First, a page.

GHG Impacts of Cover Crops:
- Increased soil carbon storage (especially perennial cover crops)
- Increased soil nitrogen levels (legumes) and may decrease need for synthetic fertilizers
- Potential reduction in leaching of nitrogen through the soil
- Potential decrease in indirect losses of N2O due to decreased leaching rates
- May require tractor mowing passes which are an additional source of fossil fuel GHG emissions
- May compete with vines for water, possibly resulting in more irrigation and GHG emissions from pumping water
- Potentially decreases losses of soil organic matter to erosion, particularly on hillsides
Vineyard Pruning and Thinning
Vineyard pruning and thinning practices may increase soil carbon storage if the extracted biomass remains in the vineyard. Similarly, the dropping of fruit can be a valuable carbon input. The removal of dead vines represents a loss of carbon storage unless these vines are chipped and left in the vineyard.
GHG Impacts of Pruning/ Thinning Practices:
- Some vine material extracted during pruning and thinning may be incorporated into soil organic matter, increasing carbon sequestration
- Fossil fuel used during mechanical canopy management can contribute substantial amounts of CO2
- Removal of dead vines is a loss of carbon storage unless chipped and left in the vineyard
Hedgerows and Native Vegetation
Planting hedgerows and conserving or restoring natural vegetation may substantially reduce the vineyard GHG footprint. The carbon stored in these woody long-lived perennial plants can represent a large source of sequestered carbon, significantly decreasing overall GHG emissions. Oak woodlands, for example, can store huge amounts of above- and below-ground carbon over their lifetime. Moreover, hedgerows and native vegetation within the vineyard landscape decrease the collective environmental impact of viticultural activities by decreasing soil erosion and the leaching of fertilizers into surface and ground water.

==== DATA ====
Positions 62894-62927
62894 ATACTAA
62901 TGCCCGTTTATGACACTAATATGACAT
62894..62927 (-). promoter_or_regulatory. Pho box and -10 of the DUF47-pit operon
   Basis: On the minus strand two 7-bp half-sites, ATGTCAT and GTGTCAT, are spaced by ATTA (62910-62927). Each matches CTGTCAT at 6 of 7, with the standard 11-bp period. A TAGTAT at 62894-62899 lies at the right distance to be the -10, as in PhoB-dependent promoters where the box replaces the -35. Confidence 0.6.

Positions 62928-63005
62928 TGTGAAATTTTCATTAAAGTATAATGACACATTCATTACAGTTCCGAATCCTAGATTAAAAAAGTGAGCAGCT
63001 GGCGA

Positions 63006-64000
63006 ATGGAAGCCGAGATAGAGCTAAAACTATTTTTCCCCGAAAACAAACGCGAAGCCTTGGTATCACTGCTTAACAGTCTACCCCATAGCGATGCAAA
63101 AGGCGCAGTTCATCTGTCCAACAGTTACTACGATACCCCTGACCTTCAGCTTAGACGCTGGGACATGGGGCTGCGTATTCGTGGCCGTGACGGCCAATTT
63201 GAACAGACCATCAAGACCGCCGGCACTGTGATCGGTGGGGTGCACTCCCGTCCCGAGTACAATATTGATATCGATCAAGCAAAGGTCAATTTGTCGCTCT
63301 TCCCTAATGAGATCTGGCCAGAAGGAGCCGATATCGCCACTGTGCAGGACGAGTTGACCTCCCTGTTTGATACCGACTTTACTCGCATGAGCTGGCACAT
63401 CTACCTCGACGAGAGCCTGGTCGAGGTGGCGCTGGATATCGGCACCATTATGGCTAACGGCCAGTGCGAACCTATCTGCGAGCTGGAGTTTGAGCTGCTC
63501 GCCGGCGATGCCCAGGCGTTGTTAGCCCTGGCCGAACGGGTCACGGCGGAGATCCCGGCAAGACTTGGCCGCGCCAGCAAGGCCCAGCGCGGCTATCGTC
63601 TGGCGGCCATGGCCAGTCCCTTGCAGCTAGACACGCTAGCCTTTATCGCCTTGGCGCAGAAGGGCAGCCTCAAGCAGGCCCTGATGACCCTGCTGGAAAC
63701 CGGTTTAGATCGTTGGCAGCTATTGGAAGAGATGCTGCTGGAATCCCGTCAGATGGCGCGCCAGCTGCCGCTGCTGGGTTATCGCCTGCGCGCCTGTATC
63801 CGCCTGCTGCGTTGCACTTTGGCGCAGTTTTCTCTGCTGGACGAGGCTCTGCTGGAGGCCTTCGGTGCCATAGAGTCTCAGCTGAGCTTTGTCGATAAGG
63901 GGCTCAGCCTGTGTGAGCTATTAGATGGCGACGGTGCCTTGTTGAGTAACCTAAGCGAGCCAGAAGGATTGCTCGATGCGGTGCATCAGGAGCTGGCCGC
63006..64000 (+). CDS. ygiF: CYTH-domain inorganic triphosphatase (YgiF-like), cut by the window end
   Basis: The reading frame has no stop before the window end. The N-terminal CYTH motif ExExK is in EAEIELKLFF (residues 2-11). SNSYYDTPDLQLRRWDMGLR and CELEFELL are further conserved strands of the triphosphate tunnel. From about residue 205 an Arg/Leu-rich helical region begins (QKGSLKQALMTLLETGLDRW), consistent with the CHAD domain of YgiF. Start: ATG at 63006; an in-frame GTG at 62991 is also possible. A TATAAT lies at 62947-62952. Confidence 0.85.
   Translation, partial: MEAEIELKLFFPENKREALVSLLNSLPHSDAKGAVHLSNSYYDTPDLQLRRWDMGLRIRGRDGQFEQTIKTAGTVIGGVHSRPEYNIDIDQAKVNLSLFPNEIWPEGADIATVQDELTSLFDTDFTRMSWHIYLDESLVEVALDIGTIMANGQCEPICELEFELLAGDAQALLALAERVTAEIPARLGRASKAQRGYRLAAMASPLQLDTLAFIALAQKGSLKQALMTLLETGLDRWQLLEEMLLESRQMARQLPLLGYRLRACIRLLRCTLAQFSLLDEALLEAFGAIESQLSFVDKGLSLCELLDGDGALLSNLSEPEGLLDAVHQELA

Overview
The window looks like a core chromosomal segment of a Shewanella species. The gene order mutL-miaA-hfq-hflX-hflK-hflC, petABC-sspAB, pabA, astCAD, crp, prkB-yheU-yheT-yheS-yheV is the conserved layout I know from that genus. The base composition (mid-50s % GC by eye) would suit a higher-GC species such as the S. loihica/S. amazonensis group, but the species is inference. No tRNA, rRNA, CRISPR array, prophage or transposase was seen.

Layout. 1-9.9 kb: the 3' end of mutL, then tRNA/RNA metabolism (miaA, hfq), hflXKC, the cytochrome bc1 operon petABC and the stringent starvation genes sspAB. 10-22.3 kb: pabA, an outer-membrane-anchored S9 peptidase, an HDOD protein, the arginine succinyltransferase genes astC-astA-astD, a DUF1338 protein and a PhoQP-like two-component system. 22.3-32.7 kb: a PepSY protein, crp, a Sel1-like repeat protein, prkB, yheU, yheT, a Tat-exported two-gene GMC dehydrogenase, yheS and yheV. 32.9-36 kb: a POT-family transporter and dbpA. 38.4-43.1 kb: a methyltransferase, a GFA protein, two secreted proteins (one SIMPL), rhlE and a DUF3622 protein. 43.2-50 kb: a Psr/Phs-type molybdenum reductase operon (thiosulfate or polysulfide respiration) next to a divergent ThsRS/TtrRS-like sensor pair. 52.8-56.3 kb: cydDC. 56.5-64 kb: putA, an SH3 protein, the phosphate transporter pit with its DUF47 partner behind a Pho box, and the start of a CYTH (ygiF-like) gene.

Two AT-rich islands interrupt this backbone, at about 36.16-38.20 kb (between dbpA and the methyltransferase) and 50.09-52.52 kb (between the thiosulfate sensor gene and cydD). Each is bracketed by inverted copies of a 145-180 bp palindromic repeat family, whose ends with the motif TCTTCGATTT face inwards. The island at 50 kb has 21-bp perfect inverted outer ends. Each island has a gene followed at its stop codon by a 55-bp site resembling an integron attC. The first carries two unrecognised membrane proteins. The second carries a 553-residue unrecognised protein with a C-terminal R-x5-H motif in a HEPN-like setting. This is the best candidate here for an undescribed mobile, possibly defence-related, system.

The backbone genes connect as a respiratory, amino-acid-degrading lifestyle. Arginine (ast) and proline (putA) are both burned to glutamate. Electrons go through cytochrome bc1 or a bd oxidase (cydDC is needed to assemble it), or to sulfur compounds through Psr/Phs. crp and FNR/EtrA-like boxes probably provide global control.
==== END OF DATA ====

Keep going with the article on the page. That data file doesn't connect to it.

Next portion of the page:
GHG Impacts of Hedgerows and Native Vegetation:
- Native perennial vegetation is a significant source of carbon storage
- Native oak systems store large amounts of carbon in soil and trees
- Decreased potential for erosion and runoff
- Decreased potential for nitrogen and/or pesticide contamination of surface and ground water
The diagram above models the relative impact of vineyard practices on the atmospheric GHGs – CO2, N2O, and CH4 – according to scientific understanding. While more research is needed to address knowledge gaps and better understand how practices definitively impact the carbon footprint, this diagram can help practitioners identify and consider practices to continually enhance reductions in their vineyard carbon footprints.